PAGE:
Mainstreaming a Decade's Experiences in Watershed Management to Meet the Challenges of Environmental Change in the Hindu Kush-Himalayas

Providoli, Isabelle; Sthapit, Keshar Man; Dhakal, Madhav; Sharma, Eklabya (2011). Mainstreaming a Decade's Experiences in Watershed Management to Meet the Challenges of Environmental Change in the Hindu Kush-Himalayas. In: Vaughn, Jeremy (ed.) Watersheds: Management, Restoration and Environmental Impact (pp. 305-318). New York: Nova Science Publishers

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Like other mountain areas in the world, the Hindu Kush-Himalayan (HKH) region is particularly vulnerable to climate change. Ongoing climate change processes are projected to have a high impact on the HKH region, and accelerated warming has been reported in the Himalayas. These climate change impacts will be superimposed on a variety of other environmental and social stresses, adding to the complexity of the issues. The sustainable use of natural resources is crucial to the long-term stability of the fragile mountain ecosystems in the HKH and to sustain the socio-ecological resilience that forms the basis of sustainable livelihoods in the region. In order to be prepared for these challenges, it is important to take stock of previous research. The ‘People and Resource Dynamics Project’ (PARDYP), implemented by International Centre for Integrated Mountain Development (ICIMOD), provides a variety of participatory options for sustainable land management in the HKH region. The PARDYD project was a research for development project that operated in five middle mountain watersheds across the HKH – two in Nepal and one each in China, India, and Pakistan. The project ran from 1996 to 2006 and focused on addressing the marginalisation of mountain farmers, the use and availability of water, issues relating to land and forest degradation and declining soil fertility, the speed of regeneration of degraded land, and the ability of the natural environment to support the growing needs of the region’s increasing population. A key learning from the project was that the opinion of land users is crucial to the acceptance (and, therefore, successful application) of new technologies and approaches. A major challenge at the end of every project is to promote knowledge sharing and encourage the cross-fertilization of ideas (e.g., in the case of PARDYP, with other middle mountain inhabitants and practitioners in the region) and to share lessons learned with a wider audience. This paper will highlight how the PARDYP findings, including ways of addressing soil fertility and water scarcity, have been mainstreamed in the HKH region through capacity building (international, regional, and national training courses), networking, and the provision of backstopping services. In addition, in view of the challenges in watershed management in the HKH connected to environmental change, the lessons learned from the PARDYP are now being used by ICMOD to define and package climate change proof technology options to address climate change adaptation.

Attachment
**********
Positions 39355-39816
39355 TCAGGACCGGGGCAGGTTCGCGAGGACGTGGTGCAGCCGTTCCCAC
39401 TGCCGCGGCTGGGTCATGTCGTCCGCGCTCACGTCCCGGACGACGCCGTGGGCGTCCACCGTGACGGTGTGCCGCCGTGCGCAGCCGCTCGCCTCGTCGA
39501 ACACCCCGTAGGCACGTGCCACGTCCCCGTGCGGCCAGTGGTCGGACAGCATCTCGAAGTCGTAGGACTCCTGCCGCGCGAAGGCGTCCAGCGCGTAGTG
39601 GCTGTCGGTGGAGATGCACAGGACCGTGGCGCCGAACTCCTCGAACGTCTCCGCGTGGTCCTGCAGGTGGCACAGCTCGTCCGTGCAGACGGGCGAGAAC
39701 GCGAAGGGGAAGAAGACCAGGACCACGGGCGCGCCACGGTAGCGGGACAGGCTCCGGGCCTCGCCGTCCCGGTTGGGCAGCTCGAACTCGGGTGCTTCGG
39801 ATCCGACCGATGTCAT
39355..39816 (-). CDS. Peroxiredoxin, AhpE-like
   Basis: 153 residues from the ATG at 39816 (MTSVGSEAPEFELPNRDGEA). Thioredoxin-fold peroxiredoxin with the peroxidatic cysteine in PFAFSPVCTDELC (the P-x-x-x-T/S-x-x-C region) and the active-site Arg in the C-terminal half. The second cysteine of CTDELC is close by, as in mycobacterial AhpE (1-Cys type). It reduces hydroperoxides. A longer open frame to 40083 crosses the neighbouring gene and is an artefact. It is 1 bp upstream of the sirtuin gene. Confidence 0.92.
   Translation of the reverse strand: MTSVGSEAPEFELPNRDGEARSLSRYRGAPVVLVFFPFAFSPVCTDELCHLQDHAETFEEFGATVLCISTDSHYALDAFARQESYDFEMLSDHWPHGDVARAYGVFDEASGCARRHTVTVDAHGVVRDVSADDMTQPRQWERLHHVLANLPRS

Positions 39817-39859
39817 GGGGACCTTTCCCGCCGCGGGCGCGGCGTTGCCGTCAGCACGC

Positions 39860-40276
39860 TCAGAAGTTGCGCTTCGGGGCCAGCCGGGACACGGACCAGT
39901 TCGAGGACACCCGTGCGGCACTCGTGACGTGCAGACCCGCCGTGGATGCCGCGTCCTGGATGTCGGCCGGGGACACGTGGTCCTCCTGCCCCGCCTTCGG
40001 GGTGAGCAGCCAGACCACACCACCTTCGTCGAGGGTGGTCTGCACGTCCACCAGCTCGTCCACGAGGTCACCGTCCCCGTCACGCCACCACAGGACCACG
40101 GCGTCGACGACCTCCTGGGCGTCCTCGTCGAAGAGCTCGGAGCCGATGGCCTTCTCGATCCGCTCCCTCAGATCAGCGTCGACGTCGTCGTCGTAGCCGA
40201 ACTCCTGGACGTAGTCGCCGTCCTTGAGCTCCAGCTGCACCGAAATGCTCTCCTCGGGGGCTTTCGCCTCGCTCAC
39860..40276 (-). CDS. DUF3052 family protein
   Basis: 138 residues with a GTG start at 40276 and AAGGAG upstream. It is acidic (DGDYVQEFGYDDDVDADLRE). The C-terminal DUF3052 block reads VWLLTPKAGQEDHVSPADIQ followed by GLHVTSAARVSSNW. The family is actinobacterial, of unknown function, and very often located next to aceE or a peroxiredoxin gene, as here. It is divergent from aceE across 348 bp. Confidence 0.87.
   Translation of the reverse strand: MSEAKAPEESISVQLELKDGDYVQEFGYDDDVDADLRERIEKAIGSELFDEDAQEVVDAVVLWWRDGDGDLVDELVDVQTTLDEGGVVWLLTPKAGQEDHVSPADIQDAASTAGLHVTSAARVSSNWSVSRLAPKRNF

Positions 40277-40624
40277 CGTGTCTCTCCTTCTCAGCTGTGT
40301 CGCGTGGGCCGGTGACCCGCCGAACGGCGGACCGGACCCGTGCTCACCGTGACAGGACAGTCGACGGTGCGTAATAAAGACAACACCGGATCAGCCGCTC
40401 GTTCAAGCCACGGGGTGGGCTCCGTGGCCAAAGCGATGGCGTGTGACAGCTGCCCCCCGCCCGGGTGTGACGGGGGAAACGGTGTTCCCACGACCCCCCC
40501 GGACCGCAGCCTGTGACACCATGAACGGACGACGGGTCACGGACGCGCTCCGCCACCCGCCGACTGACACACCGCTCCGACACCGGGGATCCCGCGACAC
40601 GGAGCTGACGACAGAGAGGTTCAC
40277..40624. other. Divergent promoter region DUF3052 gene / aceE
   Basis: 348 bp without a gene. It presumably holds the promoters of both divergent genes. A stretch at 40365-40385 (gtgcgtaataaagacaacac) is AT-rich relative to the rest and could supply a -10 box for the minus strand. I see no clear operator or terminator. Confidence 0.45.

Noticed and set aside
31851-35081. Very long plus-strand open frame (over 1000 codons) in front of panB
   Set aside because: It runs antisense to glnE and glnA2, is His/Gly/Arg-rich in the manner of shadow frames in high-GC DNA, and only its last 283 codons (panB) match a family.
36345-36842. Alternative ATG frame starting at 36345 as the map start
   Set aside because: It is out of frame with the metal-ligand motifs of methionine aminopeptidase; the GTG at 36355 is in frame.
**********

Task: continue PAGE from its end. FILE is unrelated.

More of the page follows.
Item Type:

Book Section (Book Chapter)


08 Faculty of Science > Institute of Geography > Geographies of Sustainability
10 Strategic Research Centers > Centre for Development and Environment (CDE)

UniBE Contributor:

Providoli, Isabelle


300 Social sciences, sociology & anthropology > 330 Economics




Nova Science Publishers




Factscience Import

Date Deposited:

04 Oct 2013 14:25

Last Modified:

11 May 2015 15:40

URI: (FactScience: 214692)

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